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Lede: This month’s devastating tornado in Alabama was an awful reminder that lives could be saved if only we could get earlier warnings about the path of such twisters.
Randy Atkins: Hours before tornados really start swirling, they can emit infrasound…frequencies below what humans can hear.
Brian Elbing: It’s doing this and currently we aren’t using that information to make predictions.
Randy Atkins: Brian Elbing, an Oklahoma State University engineer, is leading a team that put sensitive infrasound microphones in sealed containers, and attached large loops of common garden hoses on four sides. He says the combo cancels out wind noise while letting in infrasound which….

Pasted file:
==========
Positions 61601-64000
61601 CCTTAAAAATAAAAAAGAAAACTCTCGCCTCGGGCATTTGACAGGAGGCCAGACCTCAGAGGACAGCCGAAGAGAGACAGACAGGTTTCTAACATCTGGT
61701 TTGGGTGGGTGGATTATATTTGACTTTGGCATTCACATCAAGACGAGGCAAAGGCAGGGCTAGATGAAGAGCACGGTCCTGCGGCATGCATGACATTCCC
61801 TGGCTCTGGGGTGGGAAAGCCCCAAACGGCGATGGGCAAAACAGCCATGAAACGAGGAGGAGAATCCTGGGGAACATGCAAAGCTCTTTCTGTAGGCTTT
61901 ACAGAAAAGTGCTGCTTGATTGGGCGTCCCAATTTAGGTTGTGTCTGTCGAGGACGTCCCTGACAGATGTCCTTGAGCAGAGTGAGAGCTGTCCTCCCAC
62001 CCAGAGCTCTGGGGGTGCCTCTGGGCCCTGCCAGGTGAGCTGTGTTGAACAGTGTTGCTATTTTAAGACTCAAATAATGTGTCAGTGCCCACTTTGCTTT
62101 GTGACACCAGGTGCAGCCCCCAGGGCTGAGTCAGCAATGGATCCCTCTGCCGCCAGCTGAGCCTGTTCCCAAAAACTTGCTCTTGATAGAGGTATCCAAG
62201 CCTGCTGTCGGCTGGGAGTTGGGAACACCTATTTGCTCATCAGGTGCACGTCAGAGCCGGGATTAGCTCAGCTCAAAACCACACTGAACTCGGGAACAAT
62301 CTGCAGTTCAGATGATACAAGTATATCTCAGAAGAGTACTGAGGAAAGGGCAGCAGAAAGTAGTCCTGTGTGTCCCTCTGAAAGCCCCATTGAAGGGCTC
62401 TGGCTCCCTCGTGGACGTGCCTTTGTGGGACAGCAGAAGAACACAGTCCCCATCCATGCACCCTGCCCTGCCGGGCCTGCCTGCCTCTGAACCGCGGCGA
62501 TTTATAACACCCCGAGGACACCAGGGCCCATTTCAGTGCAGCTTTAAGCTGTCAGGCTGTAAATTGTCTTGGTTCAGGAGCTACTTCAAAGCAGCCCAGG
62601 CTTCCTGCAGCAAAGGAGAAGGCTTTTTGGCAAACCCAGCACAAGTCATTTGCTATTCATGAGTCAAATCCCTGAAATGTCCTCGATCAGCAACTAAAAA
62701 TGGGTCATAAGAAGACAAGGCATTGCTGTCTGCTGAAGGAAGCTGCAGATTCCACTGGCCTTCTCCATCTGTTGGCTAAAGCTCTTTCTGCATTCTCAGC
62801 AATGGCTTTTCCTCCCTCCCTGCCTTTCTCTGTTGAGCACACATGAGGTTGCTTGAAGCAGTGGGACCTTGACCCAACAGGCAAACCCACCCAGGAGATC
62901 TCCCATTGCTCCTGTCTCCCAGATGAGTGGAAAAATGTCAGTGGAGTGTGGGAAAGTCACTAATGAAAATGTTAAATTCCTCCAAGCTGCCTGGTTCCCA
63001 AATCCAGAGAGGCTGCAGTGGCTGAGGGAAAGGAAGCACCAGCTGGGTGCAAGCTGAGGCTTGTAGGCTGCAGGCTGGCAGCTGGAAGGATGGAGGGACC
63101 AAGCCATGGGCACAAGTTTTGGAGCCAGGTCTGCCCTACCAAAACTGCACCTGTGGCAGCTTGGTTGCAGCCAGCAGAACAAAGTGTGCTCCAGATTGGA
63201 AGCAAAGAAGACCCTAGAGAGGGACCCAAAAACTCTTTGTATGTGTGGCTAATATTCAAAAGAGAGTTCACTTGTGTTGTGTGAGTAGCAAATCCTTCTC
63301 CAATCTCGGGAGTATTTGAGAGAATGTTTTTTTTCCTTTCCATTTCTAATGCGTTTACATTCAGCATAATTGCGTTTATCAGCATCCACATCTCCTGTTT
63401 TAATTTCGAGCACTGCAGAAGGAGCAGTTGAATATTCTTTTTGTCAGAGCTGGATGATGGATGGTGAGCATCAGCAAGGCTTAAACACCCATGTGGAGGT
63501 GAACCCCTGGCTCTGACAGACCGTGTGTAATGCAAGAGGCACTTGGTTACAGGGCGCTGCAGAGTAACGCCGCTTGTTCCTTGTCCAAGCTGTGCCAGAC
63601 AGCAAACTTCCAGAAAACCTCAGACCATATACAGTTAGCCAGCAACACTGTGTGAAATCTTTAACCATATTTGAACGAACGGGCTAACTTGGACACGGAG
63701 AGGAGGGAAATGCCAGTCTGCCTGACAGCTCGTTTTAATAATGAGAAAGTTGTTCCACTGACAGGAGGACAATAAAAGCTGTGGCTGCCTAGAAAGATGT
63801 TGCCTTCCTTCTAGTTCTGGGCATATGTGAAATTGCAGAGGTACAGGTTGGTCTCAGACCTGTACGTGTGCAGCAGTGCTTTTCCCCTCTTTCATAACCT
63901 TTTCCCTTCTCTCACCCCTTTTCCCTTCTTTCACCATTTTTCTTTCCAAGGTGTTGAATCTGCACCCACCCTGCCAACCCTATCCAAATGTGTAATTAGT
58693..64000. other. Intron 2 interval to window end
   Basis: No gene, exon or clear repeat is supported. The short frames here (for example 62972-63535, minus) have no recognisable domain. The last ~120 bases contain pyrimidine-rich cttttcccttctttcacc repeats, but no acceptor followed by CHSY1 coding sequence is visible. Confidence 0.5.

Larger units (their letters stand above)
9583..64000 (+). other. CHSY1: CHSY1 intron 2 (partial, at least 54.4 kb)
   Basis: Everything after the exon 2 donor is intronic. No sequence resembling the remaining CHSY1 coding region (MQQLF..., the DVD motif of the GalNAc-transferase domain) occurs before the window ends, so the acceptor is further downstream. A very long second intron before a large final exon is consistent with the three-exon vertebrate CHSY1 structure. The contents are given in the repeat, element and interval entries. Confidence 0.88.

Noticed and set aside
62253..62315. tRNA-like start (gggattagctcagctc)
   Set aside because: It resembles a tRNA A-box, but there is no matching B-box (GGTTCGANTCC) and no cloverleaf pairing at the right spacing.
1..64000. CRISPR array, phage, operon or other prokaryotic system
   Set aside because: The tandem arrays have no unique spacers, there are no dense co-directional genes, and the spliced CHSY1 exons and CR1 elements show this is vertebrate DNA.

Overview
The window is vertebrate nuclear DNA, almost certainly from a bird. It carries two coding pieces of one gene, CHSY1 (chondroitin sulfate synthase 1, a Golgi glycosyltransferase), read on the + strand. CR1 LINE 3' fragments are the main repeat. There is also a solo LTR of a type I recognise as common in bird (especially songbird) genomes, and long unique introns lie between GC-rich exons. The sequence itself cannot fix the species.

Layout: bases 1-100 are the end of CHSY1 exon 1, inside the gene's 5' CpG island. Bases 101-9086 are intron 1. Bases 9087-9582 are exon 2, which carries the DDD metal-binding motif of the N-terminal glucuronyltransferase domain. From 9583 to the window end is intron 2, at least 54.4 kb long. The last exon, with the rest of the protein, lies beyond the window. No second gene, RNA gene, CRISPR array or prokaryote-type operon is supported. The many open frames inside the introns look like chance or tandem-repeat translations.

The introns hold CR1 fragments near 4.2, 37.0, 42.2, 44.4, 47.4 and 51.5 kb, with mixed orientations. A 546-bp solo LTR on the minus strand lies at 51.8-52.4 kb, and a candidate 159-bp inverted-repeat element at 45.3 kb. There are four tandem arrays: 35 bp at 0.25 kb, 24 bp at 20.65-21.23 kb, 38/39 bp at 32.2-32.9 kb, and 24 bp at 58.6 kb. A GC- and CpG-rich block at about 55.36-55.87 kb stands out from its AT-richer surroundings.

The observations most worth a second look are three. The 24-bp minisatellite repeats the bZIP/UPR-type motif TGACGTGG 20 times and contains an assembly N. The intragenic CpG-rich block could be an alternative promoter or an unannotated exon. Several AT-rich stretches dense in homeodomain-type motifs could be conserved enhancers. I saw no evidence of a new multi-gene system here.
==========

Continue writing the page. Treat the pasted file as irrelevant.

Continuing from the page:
Brian Elbing: …is specific to the tornado and not the larger storm system.
Randy Atkins: Using just two of the devices, Elbing identified a tornado twelve miles away, 10-minutes before it even formed.
Brian Elbing: We predicted, from the sound, the size of the tornado and the damage path width matched almost spot on.
Randy Atkins: Elbing says, with some more development, this new tool could dramatically improve both tornado warnings and research. With the National Academy of Engineering, Randy Atkins, WTOP News.